Will be the future of in-store shopping experience dominated by the eCommerce giant Amazon? Will it eventually replace brick and mortar? The question has been asked over and over again. So this time, let’s rephrase the question – Can you imagine, one morning, finding a new Amazon Kindle that you have not ordered on your doorstep, delivered by a futuristic, insect-looking flying object with a smile on it?
Following its technological extravaganza called Amazon Drones a couple of months ago, (i.e., airborne robots that deliver the products within 30 minutes after ordering online), once again, they made the front page coverage of news in technology & science recently.
This time the news are more realistic. You will be likely to receive packages from Amazon, even BEFORE you order them online. But don’t panic, you won’t find random things keep appearing outside of your house. You won’t wake up one Sunday morning to find a collector’s edition of Twilight DVD laying on your patio. Nothing more frustrating than being charged for what you don’t want.
Whether it is an iPhone5 or a new Kindle, Amazon predicts your product preferences from your browse history and order history. Sneaky smart sales strategy, isn’t it?
But it does offer a great degree of efficiency. A speedy delivery of whatever you will potentially need or want. It would be even more efficient, if there were several of people with the same interest living in the same apartment/neighborhood.
What impact will this bring to traditional shops? – Undoubtedly, a negative one.
The Economist featured a controversial article on the impact of innovation and technology revolution on unemployment. But, we shouldn’t jump into a conclusion. To answer the first question, Amazon is not likely to annihilate traditional high-street stores. But it will change the future of in-store shopping experience. There is specific things that Amazon has not done well – social interaction and ‘’touch and feel’’ (while it has done a great job with sci-fi extravaganza).
Nevertheless, shops are losing their competitive advantage in social interaction, thanks to social media prevalence. Besides, you can’t deny the trend of online retailers among the millennial generation.
Here is the crucial part, more and more retailers will need to integrate the latest digital technologies in their stores to fight back Amazon’s octocopters and its smart marketing strategy. Simply just for the sake of survival.
Some big brands’ shop windows have already installed a giant digital touchscreen where difficult people can browse the collection. Sales assistants in New Balance will be equipped with iPad app to quickly check stocks. Shoppers will soon receive short messages from nearest retail shops about offers and discounts, when they walk passing by them. Smartphones will be able to tell you which aisles to browse and what accessories go well with the shirt on mannequin. The recent technology called iBeacon informs retailers where exactly you are inside the store so that they can give you relevant product information and offers at the exact time you need them. Research showed that most consumers are seemingly prepared for these kind of new services, as long as they are relevant and valuable for them.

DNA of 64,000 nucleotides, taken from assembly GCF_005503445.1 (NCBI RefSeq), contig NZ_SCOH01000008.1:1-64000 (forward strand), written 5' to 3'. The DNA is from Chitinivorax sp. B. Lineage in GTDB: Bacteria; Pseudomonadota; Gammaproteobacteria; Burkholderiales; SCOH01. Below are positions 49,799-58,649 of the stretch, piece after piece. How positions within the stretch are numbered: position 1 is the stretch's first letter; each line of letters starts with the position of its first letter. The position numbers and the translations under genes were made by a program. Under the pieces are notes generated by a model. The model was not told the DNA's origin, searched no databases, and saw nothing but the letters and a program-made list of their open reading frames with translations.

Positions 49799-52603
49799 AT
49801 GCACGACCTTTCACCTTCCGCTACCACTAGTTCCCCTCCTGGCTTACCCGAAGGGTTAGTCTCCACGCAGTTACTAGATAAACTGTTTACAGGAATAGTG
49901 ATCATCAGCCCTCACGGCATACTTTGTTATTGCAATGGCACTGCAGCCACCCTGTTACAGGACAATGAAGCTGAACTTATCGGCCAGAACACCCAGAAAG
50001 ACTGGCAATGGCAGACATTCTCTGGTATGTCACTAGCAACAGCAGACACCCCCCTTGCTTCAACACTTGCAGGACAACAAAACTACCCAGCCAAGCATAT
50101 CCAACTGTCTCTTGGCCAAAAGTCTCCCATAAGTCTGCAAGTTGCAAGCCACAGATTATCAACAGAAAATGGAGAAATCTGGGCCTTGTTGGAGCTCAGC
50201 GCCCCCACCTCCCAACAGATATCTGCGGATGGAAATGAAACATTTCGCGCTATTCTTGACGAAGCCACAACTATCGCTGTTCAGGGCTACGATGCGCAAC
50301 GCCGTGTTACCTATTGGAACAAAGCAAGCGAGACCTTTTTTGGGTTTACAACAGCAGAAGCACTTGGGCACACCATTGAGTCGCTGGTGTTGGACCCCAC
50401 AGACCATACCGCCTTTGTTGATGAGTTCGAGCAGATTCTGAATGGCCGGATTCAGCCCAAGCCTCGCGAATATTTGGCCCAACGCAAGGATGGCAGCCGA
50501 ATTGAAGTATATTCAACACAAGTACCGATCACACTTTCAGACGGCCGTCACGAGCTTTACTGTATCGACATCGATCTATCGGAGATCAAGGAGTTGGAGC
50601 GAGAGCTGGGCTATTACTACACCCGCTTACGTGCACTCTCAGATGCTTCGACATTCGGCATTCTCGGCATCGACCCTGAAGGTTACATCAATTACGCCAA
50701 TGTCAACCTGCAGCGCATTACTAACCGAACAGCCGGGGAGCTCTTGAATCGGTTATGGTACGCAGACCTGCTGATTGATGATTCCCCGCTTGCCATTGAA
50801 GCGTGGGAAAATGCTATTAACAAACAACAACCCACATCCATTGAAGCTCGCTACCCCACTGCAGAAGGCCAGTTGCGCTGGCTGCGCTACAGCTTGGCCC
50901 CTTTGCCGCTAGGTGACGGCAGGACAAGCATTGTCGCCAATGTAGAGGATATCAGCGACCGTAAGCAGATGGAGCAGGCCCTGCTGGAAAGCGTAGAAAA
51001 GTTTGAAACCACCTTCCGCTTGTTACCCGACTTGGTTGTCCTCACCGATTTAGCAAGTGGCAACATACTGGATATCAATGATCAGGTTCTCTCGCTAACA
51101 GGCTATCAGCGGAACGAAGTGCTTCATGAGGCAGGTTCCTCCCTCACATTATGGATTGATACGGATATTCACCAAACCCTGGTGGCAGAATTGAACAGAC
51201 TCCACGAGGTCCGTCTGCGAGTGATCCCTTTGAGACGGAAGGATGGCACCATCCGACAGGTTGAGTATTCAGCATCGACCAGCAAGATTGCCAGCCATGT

WD Partners says about 65% of consumers tend to trust retailers on sharing location data, and 62% of them will be likely to use retailer apps more frequently inside shops (according to WD Partners featured on Forbes article). So relevance and speed of in-store digital services will eventually blur the dividing line between online and offline shopping. The next couple of years should be filled with interactions between consumers and retailers. The in-store environment will be coloured by digital entertainment that promotes more elaborate online AND offline social experience.
In Europe, McDonald’s and Walmart have started making the shift, as they installed thousands of touchscreens and self-checkout this year. According to an article on eConsultancy, Nordstorm already uses mobile POS system so that customers can check-out anywhere in stores.
A dedicated techno-savvy staff or even stylists will be the key competitive advantage, offering bespoke advice, attentive service and real social interaction. More shops will consider installing a cosy lounge sofa with café. The electronic stores might want to transform themselves into some sort of pseudo-clubbing places to offer a dynamic shopping experience, says the Forbes Online.
So it should be clear now that the future of in-store shopping experience requires integration of more modern technologies to supplement retailer’s traditional competitive advantage – social experience of in-store shopping. The upcoming years will witness the shops integrating more digital technology to strengthen the in-store shopping advantage. Soon, we can no longer draw the clear line between online and offline shopping because these two will become increasingly intertwined.
So, apparently, consumers are more welcoming to shops integrating digital and real shopping experiences. The vital question is, are retailers prepared for this?
Sources: CNN online, eConsultancy, Business Insider, Forbes online